Gentleman's Information
Ice As Art

Fine Scotch Whisky, Not for Drinking

Laphroaig 25 YO Cask Strength - hires Usually when a whisky company releases a rare scotch, they pretend it's for drinking when they know it's going to sit on the shelf for 20 years in some rich person's collection.

An exception to this is The Last Drop, a rare blended whisky costing $2000. It was sold with a standard-sized bottle to keep closed and a mini of the same stuff to taste.

Now Jim Beam brands have released two scotches in the US that they're not even suggesting you drink. Laphroaig 25 year, which sells for $500, and Ardmore 30 year, which goes for $450.

I've had some older Laphroaigs and I love what happens to this smoky whisky with a long time in wood. Ardmore has traditionally been used for blending, though a much younger (no age statement) single-malt was released about a year or two ago. I had some older Ardmores at the distillery last summer and remember liking them a lot.

Ardmore 30 YO - hiresBut if you read the press release, how much you like them is irrelevant. These are investment whiskies, we're told.

Rare, limited-edition whiskies offer alternative investment opportunities for those looking to revitalize their spirits portfolio.

“Those looking for a bold investment with a strong finish should consider whetting their appetite with fine Scotch whisky,” said Stacey Simmons, senior brand manager, Laphroaig and Ardmore. “The rarity and exclusivity of Laphroaig 25 Year Old and Ardmore 30 Year Old is perfect for those who are looking to add to their collections or simply enjoy a rewarding single malt experience.”

Horde them, hide them in your cellar along with your guns and drinking water and canned food!

Or, you know, drink up. Life is short.


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Unless these are limited I just don't see how they will appreciate markedly in the near-term..

Camper English

The Ardmore is a limited edition- "Only 1,428 bottles, each individually numbered, are available."

Laphroaig doesn't specify.


For the douchebag who has everything? Really? How inestimably foolish...

Blair Frodelius

I had a thought. Since these bottles are meant to cellar and not drink, how do we know that it's any good? They could be scamming people into buying the bottom of the barrel, so to speak.

Brian Yaeger

Blair, I had the same thought. They're probably distilled water, caramel coloring (or colouring since they're Scottish), and smoke extract in case anyone dared try to take a whiff.

I can't believe I now have to think of Laphroaig 15 as the cheap stuff.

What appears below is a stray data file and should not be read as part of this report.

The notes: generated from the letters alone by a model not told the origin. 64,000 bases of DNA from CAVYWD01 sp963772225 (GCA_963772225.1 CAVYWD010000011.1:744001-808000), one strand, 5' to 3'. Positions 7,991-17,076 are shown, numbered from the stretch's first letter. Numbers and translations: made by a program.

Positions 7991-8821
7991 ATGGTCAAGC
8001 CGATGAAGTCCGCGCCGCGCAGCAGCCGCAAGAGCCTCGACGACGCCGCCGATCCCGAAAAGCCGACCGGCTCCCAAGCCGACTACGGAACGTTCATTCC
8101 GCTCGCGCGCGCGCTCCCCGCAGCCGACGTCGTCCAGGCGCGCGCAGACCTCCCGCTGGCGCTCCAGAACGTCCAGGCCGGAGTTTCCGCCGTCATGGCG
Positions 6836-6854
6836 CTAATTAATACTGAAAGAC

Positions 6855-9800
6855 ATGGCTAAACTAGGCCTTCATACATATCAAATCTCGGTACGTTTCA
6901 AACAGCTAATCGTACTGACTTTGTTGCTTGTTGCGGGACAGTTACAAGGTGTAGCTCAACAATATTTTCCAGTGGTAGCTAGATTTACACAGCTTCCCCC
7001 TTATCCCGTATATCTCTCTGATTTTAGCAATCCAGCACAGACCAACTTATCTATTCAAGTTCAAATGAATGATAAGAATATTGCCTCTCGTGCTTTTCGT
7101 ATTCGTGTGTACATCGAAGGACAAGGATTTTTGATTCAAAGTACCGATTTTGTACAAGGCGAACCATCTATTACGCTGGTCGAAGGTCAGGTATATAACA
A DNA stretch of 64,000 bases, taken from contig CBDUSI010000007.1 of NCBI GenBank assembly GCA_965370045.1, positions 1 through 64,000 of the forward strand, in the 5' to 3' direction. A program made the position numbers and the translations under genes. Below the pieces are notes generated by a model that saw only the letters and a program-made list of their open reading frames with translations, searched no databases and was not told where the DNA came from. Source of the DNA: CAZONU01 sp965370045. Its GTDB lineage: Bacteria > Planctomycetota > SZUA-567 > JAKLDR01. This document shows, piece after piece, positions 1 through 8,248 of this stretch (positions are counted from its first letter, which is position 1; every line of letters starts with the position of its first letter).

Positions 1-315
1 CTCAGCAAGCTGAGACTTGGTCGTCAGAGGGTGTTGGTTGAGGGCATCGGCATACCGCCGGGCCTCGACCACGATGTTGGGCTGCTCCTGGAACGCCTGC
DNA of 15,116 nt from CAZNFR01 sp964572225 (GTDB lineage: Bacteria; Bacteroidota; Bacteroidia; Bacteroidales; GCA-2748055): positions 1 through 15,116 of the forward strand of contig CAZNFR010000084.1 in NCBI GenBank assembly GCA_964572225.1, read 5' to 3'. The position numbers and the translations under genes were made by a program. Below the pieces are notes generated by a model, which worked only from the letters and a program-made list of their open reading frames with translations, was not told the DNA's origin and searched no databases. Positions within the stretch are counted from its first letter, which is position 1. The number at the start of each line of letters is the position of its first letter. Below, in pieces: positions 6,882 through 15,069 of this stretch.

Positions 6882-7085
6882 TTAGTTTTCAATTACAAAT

Just out of curiosity, how many people here think that selling people a product to not use for its intended purpose makes consumers question the value of your brand? Or, at least, your wits and common sense?

Camper English

I think y'all may be taking the "not for drinking" thing a little too seriously. It's just the angle of their press release to match the economic climate.

They're sending me some, and you'll be happy to know I fully intend to drink it.


Glad to hear that you'll be drinking it, but it still sounds like a very bad idea for a campaign, and now it sounds like the "I was only kidding" defense has started up.

You're right, though, it's time to let this one lie and get on with life, but here's a parting thought...

American consumers are tired of thinking that advertisers treat them as if they were stupid. Somewhere in the back of our heads we've realized that we don't need 25 brands of premiumized vodka, that we don't care what celebrities drink and that booze shouldn't be treated as an "investment".

Michale Walker

Age is no guarantee of quality in a whisky. Unlike wine, once whisky leaves the barrel and takes up residence in the bottle, its aging process ceases and it enters a kind of suspended animation. In this case the brand name is enough to suggest you won't be cheated. It is better to be well informed before we start collection.

Jeff Fredericks

Malt Whiskies require longer to mature fully than Grain Whiskies. 25years aging period is attractive. Your investment for resale is expensive and speculative. It will be interesting to find Scotch whisky is traded as a commodity in open market. Make a complete checklist of delivery date, company structure, total numbers of limited edition, certificate and demand supply gap.

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